Sunday, January 17, 2010
In my post last January 10, we talked about that useless and moronic waiting shed at the approach of Pandurucan Bridge in San Jose, Occidental Mindoro and we tried to parallel it with political campaign ethics. To expand the discussion, we would look now into another project initiated by the San Jose Centennial Commission chaired by no less than the mayor himself and he is seeking his last term in office this year. This is the Mindoro Landing monument or statue, again erected in Brgy. San Roque. The aim of the project which is in line with our town’s 100th founding anniversary this year, is for us,- citizens, to remember said historic event and to pay tribute to the memory of our local heroes who fought during World War II. Noble isn’t it? But let us not forget, our main man, as I have said, is one of the candidates for the coming polls. I cannot help but remember a line written by certain Emil Guillermo in his post entitled “Of Monuments and Memories” for the Inqurer.net which says: “Memorializing your critics neutralizes them.” Indeed, letting people collectively travel down the memory lane is a very effective way of persuading them. With or without light.
While I have nothing against the renovation of the statue or monument that became part of our lives, what interests me most is how such centenary project would go given in a changing San Jose political landscape after May 2010. How they would use their political authority on how our public spaces are used to remember the past, such as the Second Landing Mark near Aroma Beach? According to John Coski, “A monument always testifies to power — to who was in power at the time.” And let me add,”… or to the man who occupies power that initiated its erection!”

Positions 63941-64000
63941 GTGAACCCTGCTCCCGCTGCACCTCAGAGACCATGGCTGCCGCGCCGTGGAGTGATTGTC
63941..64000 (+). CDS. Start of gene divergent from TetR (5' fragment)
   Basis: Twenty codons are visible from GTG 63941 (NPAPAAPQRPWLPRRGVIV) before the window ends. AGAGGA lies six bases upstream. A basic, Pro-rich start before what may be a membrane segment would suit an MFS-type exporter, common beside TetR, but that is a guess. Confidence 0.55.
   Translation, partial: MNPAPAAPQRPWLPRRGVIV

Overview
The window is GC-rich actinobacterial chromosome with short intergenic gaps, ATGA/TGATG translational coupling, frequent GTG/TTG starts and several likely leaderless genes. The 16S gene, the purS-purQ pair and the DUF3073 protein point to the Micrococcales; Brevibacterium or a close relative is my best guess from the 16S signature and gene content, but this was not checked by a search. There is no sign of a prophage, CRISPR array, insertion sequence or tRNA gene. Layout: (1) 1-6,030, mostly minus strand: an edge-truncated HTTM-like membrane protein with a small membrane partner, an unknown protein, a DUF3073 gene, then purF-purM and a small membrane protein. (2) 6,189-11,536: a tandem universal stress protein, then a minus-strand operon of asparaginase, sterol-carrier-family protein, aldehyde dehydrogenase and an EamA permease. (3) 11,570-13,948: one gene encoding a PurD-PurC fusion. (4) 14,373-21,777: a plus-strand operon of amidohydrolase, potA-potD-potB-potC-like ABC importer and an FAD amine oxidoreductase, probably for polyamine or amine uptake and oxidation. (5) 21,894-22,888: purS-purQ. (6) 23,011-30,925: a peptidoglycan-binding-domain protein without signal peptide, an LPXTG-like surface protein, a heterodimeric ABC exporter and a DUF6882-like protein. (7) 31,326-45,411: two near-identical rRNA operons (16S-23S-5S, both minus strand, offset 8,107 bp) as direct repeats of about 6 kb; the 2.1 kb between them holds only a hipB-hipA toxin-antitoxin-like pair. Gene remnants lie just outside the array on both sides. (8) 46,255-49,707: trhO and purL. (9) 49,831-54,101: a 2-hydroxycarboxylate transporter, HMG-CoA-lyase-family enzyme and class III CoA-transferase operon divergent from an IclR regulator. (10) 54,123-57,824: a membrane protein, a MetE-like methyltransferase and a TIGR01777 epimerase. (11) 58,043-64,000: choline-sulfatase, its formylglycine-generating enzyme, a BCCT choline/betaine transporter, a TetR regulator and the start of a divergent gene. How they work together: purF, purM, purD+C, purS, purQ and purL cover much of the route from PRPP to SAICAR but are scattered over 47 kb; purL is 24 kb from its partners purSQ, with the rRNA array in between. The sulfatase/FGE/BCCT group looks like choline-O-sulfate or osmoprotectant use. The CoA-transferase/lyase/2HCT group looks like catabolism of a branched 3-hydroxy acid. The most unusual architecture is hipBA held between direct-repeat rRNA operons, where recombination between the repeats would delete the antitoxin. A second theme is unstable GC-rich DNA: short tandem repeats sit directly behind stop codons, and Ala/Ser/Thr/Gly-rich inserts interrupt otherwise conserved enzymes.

I am excited to see how our local legislators debate on how to utilize our finite public space in commemorating and remembering the past. My biggest concern is how could we assure that our historical sites which are religiously being visited, cherished and propagated by our dedicated and tireless local historians be treasured forever. Remember, none of them are eyeing for any political position this coming local election? How can we assure that all of their achievements and endeavors would not be wasted away? Later, I am going to propose something different for our electorates.
My only concern is my belief that these sites need to be properly preserved protected and discover other places with interesting historic memory and public history. In other words, I understand that many of our people are passionate about these kind of projects. We need a bunch of politicians or local government leaders with the same passion when it comes to our local history. That is only a starting point, then it is important for our upcoming legislators to initiate another public discussion in an open and honest way how to find other “hidden” historical places and how the existing sites like the Pre-Hispanic structures in Mangarin and the remnants of the Philippine Milling site in Central.
In the coming campaign period, why don’t we include this concern on local history and raise fundamental questions to our candidates and see if they included them in their platform of government. Aside from other social issues, this will guide us if we are going to vote for a particular candidate or not. Or might as well elect non-traditional but principled candidates living in historically rich village like Central.
Now, tell me, isn’t history a potent political tool for participatory governance?...
(Photo from San Jose Occidental Mindoro Facebook account)